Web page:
How I Approach The Holiday Season

The Christmas holidays are approaching!

For me, this means taking time off work, traveling back home to be with family, eating delicious food, and making more time for rest and fun.

Learnings over the years

My mindset around the holidays has changed over the years living with AS.

A few years into my diagnosis, after I discovered how I can best manage my symptoms through diet and lifestyle, I always felt a bit anxious around the holiday season: could I keep up with the family traditions?

For example, I knew that the Christmas season meant more deviations from my usual diet, such as the type and amount of food (and more sweet treats). I wasn’t quite sure how to handle this so I wouldn't change anything.

What followed were painful flares, increased stiffness and fatigue, and just overall not feeling great. That’s when I realized it was time to make changes. I needed to take care of myself and listen to my body’s signals.

Fast-forward to the last couple years, and looking ahead at this year’s holiday season, I now know how I can best approach this time. The goal is to come out of it with confidence, without pain, and feeling energized and rested.

So, what is my approach?

Adapt and communicate

The first step was to learn to communicate my needs with my family and close friends (who are part of the holiday celebrations). They were all aware of my diagnosis of course, but it took all of us some time to understand what that meant regarding my lifestyle habits.

A big change was when I decided to eliminate gluten and dairy from my diet. What would that mean for our traditional dishes? With openness and curiosity, we looked up new recipes and when possible, adapted some items. For example, my family would still make the traditional German potato dumplings (which have wheat in them), but for me, we made a different version that was gluten-free.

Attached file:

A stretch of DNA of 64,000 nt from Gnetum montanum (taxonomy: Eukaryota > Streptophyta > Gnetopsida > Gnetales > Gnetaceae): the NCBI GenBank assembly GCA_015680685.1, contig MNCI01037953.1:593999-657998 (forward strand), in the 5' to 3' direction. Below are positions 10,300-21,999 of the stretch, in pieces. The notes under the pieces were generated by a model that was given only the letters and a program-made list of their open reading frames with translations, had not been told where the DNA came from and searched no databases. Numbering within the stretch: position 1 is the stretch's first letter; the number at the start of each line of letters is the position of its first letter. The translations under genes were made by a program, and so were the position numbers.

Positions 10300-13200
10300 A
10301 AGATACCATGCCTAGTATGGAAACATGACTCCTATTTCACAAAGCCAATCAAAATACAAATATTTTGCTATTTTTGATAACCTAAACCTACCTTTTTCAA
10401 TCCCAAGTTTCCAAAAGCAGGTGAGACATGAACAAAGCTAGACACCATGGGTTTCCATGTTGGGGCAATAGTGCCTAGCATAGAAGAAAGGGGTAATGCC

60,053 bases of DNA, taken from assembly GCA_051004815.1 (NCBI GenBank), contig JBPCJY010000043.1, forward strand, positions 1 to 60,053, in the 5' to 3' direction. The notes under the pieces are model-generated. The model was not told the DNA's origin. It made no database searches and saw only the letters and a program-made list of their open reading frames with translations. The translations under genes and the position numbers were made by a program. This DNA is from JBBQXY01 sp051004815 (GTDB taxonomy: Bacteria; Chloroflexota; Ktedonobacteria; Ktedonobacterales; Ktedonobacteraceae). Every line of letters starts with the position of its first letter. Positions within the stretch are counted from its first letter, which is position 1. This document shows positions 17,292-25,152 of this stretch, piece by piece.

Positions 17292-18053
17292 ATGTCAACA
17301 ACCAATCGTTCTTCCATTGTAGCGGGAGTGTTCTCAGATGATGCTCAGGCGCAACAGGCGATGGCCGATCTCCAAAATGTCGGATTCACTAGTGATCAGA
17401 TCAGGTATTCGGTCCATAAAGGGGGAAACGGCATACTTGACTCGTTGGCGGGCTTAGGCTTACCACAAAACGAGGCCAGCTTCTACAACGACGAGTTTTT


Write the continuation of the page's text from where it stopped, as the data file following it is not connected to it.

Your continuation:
No one felt like they were missing out. It was just about adapting by making additional sides dishes that I could enjoy. If I was ready and mentally prepared that I would eat differently, I wasn’t tempted by the other options (which usually led to increased inflammation).

Take time to slow down

Another big shift was to learn to slow down during the holiday season.

We all know it; things can get very busy. Between preparing meals, getting last-minute presents, and making plans for celebrating, it can feel somewhat rushed and fast-paced.

However, with the extra stress of dealing with an autoimmune condition, I knew that I really wanted to use this time off from work and other commitments to rest, restore and wind down from a busy year.  Here again, key to this was communicating with my family, that I wouldn’t partake in all the different plans. I just wanted enough time to relax on the couch with our cats, read a book, watch Christmas movies, drink lots of tea, and move my body in a gentle way.

This approach has proven to benefit both my mental and physical health in the long run while I also enjoy all that the holidays season brings!

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